6. Yes, that's what I mean: detecting a target underwater using active ping, except you're not the one doing the ping, but preplaced active pingers placed beforehand (and you already know the locations)
  7. Question: Is it possible for a submarine to do standoff active sonar search by using separate sonar emitters outside of the ship (as in, in the form of buoys, underwater emitters, etc.). Let's say for example submarine A is defending an area, and it already pre-place these emitters around. Then, enemy submarine B is entering A's patrol area. If A knows that B is entering the area, could A detect B simply by staying on passive sonar while periodically pinging the active sonars from the buoys and listening to the echoes to locate B? (could either do sonar pings from the buoys one-by-one or several of them at once)
  8. After long hiatus, I finally go back playing KSP again feels good to be back
  9. How hard it is when it comes to storing rocket fuel in space compared on Earth? Is it easier or harder to store? (especially cryogenic ones such as liquid Hydrogen and Oxygen)
  10. So technically, instead of Fuel-Air-Explosive, we got Fuel-Space-Explosive?
  11. If you mix oxidizer into flamethrower fuel, could you (in theory) use flametrower in space? How effective it's gonna be? I assume the damage comes more from overheating the target due to horrible heat dissipation in space instead of burn damage
  12. Does lower stall speed: -Affected by the size of lifting surface area (if it's indeed like that, does flying wing design inherently have much lower stall speed than conventional design by essentially having the entire underside of the craft as lifting surface?) -Beneficial for carrier landing when there's limited runway length? -Beneficial for maneuvering during active combat? -Have negative effect on aircraft?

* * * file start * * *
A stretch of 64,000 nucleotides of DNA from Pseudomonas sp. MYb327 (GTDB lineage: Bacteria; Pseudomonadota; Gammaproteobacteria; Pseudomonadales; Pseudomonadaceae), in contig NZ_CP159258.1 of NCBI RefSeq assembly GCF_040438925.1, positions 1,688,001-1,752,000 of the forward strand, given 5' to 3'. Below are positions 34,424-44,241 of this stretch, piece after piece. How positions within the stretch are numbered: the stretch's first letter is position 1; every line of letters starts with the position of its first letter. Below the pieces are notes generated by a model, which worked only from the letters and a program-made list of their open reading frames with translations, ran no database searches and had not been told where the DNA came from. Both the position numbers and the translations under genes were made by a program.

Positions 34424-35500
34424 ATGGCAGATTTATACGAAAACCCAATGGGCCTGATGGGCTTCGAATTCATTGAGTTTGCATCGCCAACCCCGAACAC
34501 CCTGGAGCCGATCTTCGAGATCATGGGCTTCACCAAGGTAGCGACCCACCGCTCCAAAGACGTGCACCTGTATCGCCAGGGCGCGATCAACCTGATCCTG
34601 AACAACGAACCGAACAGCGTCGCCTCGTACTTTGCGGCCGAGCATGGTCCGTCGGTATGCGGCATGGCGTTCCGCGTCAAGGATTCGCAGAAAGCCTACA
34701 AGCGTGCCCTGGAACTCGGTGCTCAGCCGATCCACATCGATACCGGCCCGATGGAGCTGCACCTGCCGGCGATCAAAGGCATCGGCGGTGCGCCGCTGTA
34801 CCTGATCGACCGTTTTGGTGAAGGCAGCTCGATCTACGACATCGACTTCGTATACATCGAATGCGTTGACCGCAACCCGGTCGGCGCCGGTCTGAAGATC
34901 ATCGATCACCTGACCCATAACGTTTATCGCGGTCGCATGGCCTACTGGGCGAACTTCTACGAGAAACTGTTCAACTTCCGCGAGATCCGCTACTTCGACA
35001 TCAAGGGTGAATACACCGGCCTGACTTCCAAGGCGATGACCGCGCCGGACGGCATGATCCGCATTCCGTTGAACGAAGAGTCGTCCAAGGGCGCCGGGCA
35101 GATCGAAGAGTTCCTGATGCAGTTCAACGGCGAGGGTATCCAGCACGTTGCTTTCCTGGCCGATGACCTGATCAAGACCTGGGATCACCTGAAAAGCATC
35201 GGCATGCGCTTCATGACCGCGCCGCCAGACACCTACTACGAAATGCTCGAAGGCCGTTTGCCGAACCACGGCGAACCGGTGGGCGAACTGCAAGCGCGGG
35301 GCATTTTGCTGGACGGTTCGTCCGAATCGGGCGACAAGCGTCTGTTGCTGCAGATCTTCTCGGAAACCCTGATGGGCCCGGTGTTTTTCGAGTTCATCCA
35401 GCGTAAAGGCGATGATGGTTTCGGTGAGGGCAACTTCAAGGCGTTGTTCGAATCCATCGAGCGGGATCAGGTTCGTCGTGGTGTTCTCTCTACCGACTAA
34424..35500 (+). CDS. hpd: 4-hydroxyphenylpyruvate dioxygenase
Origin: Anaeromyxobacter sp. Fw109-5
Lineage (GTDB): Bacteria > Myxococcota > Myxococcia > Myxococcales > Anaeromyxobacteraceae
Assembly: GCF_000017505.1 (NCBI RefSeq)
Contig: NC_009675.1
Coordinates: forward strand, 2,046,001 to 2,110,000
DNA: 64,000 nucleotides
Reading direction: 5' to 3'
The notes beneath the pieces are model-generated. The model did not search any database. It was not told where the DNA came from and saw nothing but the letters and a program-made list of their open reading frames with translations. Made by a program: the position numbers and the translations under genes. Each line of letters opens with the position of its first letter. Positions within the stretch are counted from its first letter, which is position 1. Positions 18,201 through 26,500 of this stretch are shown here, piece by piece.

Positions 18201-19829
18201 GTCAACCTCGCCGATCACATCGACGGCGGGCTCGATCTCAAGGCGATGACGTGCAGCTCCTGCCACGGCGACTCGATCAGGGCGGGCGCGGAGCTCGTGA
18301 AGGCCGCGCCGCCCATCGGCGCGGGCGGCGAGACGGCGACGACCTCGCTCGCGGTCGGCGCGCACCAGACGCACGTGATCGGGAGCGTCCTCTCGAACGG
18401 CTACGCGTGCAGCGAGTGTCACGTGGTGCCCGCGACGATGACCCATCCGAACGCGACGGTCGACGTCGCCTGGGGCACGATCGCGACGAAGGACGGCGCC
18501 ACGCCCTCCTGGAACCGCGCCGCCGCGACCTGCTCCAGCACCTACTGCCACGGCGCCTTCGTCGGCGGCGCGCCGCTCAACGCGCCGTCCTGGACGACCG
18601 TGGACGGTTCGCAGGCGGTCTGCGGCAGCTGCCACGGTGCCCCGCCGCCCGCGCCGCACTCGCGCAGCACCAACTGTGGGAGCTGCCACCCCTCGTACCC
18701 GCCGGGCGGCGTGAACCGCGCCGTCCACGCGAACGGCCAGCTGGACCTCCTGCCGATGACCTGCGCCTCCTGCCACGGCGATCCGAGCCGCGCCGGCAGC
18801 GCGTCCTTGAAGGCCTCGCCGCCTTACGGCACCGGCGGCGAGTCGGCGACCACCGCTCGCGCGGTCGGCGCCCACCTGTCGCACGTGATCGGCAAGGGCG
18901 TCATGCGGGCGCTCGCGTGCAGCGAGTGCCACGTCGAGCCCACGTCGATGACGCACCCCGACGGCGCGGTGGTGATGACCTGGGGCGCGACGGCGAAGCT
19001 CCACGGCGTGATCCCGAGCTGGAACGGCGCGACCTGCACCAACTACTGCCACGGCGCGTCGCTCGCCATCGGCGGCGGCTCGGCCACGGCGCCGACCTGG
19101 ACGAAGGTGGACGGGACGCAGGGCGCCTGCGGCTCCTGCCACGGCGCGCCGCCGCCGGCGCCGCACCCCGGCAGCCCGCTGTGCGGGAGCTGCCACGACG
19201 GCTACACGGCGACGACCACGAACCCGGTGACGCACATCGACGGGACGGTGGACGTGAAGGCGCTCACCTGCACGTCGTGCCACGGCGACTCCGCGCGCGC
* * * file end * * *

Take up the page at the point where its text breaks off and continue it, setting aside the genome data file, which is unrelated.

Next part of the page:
13. Microwave requires water inside the food to efficiently heat it, but despite this, some things that have very little water inside do heat up in microwave. Fats for example, still heat up, albeit rather inefficiently. The classic example for this is the discovery of microwave oven itself where a chocolate bar melts due to a very badly shielded microwave emitter. Functionally, any polar molecule will work with microwave, but water absorbs microwaves better than others. If your food absolutely don't have any water inside, the result will vary - but generally, either no, or so little it’ll hardly make a difference. Microwaves bounce off metal, and vibrate polar molecules. Water is tiny, very polar, and very much present in almost all food, so it’s the most ubiquitous. While there are other polar molecules in various food items, there’s just not enough to absorb enough heat to matter